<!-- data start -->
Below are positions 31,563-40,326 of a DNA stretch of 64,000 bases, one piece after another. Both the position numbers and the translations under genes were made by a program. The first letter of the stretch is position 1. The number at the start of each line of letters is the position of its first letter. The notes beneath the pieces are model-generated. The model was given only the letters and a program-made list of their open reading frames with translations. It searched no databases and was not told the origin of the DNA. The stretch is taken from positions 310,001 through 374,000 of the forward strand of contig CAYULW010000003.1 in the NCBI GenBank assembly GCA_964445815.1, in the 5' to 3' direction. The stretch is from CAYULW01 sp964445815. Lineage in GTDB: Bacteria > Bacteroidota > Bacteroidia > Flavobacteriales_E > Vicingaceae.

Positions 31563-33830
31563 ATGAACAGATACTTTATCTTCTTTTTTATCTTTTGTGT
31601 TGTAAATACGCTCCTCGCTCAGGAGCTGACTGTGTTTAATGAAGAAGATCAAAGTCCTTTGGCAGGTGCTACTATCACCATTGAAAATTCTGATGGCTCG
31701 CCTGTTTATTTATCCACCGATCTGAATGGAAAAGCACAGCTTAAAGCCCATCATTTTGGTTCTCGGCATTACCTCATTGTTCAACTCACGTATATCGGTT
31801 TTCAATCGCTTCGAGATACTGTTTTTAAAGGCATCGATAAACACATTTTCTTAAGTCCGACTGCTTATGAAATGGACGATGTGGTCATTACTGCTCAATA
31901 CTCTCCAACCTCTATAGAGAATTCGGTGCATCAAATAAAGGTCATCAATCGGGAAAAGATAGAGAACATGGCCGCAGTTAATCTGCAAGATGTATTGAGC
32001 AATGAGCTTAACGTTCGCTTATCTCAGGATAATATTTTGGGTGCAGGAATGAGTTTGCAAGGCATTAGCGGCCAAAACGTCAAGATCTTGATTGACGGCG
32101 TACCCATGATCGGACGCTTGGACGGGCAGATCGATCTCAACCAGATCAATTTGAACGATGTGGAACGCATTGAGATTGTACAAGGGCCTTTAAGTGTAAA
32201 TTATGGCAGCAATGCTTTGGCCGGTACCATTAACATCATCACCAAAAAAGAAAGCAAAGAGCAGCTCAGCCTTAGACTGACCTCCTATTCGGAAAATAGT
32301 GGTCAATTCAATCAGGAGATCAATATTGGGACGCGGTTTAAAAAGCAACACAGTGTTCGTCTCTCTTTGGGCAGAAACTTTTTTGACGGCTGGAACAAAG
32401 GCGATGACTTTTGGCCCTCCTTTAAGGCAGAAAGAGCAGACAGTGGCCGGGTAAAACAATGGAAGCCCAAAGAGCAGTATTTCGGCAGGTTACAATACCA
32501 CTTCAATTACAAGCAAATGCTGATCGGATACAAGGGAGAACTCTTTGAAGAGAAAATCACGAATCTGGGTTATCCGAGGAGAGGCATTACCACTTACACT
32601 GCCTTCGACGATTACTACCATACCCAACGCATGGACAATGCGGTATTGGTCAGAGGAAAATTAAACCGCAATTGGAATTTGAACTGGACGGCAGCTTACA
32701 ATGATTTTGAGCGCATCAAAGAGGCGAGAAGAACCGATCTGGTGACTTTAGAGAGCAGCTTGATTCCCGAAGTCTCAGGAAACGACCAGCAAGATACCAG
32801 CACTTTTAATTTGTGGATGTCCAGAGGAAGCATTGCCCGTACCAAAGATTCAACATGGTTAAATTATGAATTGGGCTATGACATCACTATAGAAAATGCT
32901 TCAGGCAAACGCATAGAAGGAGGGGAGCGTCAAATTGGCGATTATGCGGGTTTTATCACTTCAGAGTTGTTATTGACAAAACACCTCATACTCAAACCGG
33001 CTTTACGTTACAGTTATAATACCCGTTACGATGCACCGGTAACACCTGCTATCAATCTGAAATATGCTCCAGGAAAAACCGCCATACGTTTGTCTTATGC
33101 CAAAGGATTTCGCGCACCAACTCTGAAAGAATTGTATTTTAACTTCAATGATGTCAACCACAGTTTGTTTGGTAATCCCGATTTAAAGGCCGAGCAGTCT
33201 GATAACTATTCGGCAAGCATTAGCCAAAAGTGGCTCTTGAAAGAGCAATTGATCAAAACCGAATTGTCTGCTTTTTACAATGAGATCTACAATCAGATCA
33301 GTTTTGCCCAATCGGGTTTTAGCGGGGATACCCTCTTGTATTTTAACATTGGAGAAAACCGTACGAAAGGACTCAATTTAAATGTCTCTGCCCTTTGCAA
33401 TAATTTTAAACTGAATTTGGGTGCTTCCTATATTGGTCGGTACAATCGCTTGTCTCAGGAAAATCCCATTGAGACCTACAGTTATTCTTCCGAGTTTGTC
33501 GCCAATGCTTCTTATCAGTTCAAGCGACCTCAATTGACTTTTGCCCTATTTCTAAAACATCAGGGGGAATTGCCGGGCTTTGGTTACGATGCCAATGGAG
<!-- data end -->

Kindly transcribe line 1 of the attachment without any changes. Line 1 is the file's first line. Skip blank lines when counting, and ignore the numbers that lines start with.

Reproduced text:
Below are positions 31,563-40,326 of a DNA stretch of 64,000 bases, one piece after another. Both the position numbers and the translations under genes were made by a program. The first letter of the stretch is position 1. The number at the start of each line of letters is the position of its first letter. The notes beneath the pieces are model-generated. The model was given only the letters and a program-made list of their open reading frames with translations. It searched no databases and was not told the origin of the DNA. The stretch is taken from positions 310,001 through 374,000 of the forward strand of contig CAYULW010000003.1 in the NCBI GenBank assembly GCA_964445815.1, in the 5' to 3' direction. The stretch is from CAYULW01 sp964445815. Lineage in GTDB: Bacteria > Bacteroidota > Bacteroidia > Flavobacteriales_E > Vicingaceae.